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Tuesday, April 29, 2014

If You Go Down To the Woods Today

Nagshead Nature Reserve, Forest of Dean Gloucestershire April 28 Sunny 

In the heart of the Forest of Dean, Nagshead Nature Reserve (NNR) Nagshead Nature Reserve
has a series of scenic trails through stands of ancient Oak and Beech trees. The forest floor at this time of year is carpeted with Bluebells while in the canopy Tree Pipits and Pied Flycatchers have returned to nest. The cacophony of bird song is something to behold. Starting at 5 a.m. and until after dark I have never heard so much birdsong anywhere. Later in the month Nightjars will be heard.
As I settled into one of the two hides (blinds) a pair of Song Thrush come to drink and bathe in a small pond, a rabbit busily feeds in the open, despite the chance of being predated by a nearby Buzzard and in the distance a Blackbird sings from the branches.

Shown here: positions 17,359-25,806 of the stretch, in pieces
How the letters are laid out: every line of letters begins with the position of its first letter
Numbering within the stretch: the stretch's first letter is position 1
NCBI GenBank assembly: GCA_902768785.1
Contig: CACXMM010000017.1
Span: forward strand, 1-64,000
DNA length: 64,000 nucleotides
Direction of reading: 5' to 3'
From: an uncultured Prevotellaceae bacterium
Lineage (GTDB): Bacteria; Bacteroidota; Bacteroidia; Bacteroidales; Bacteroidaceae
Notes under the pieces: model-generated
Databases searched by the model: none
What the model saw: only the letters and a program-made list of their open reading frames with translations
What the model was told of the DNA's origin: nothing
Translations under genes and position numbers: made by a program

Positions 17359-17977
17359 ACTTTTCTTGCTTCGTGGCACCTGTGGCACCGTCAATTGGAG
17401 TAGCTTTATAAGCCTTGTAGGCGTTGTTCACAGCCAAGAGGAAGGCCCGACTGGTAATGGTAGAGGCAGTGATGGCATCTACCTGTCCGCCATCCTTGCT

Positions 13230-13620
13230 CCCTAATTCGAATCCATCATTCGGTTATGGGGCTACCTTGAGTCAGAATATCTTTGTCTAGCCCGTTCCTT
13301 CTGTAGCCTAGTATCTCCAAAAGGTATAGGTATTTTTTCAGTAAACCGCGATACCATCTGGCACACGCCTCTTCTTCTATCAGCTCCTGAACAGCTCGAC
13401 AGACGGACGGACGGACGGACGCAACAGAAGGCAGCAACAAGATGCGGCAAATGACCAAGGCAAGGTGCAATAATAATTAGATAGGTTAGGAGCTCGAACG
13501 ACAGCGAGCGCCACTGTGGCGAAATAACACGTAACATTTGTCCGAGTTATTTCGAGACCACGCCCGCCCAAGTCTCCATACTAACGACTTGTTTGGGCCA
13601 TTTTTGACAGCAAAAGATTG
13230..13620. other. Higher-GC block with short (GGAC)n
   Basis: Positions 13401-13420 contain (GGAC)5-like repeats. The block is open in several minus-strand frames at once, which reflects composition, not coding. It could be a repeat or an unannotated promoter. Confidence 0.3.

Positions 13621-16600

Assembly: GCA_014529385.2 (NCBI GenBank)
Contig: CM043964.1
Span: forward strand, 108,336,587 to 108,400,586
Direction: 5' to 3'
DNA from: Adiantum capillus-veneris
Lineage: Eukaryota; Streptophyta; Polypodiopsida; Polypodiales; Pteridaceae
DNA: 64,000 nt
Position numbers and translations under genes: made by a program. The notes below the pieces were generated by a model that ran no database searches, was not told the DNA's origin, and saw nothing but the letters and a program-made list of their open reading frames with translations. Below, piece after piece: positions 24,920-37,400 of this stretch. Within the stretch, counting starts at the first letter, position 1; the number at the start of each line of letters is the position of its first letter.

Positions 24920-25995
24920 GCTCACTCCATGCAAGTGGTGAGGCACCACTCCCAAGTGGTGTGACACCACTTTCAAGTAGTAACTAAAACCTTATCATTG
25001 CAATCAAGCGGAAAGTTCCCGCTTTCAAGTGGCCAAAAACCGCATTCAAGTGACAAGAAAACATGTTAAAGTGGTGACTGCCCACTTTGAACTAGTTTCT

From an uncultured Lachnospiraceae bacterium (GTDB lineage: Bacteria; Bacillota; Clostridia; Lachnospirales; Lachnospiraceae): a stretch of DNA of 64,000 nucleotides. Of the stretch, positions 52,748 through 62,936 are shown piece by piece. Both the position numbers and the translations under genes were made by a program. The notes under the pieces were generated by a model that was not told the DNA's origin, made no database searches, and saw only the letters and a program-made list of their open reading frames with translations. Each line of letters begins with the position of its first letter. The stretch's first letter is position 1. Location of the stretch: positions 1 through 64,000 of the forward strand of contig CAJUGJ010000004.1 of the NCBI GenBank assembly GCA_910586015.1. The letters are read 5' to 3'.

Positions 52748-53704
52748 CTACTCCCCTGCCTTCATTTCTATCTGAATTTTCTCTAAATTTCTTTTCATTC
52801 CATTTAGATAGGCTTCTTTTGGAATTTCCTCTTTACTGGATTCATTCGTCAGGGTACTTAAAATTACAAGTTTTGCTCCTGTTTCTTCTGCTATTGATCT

Blackbird (Turdus merula)


The Blackbird is the most common resident breeding bird in the UK. The Blackbird leads the dawn chorus and often sings late at night. The male bird (above) is jet black while the female is brown. They usually have two or three broods but have been known to produce as many as five.

A Song Thrush (Turdus philomelus) takes a bath.
As I was observing the Song Thrush bathing, my attention was caught by the sudden flash of black and white about thirty feet away, finally I get to see but not photograph a Pied Flycatcher. As I looked through my binoculars I noticed some movement behind the birds. Imagine my surprise when not one but six boar, a sow and her brood appeared. Slowly over a period of fifteen minutes they  ventured  out into the glade next to the pond. From my elevated view I watched them for an hour.
I have provided a link to those who are interested in how the boar, which escaped from a farm near Ross-on -Wye have over the years multiplied and have polarized the community by their sometimes destructive presence.


A young boar comes down to drink at the Campbell Hide.




The boar are about the size of a labrador dog. There are an estimated 800 of them in the Forest of Dean and the Wye Valley and they are spreading rapidly.

Good Birding 
John Gordon

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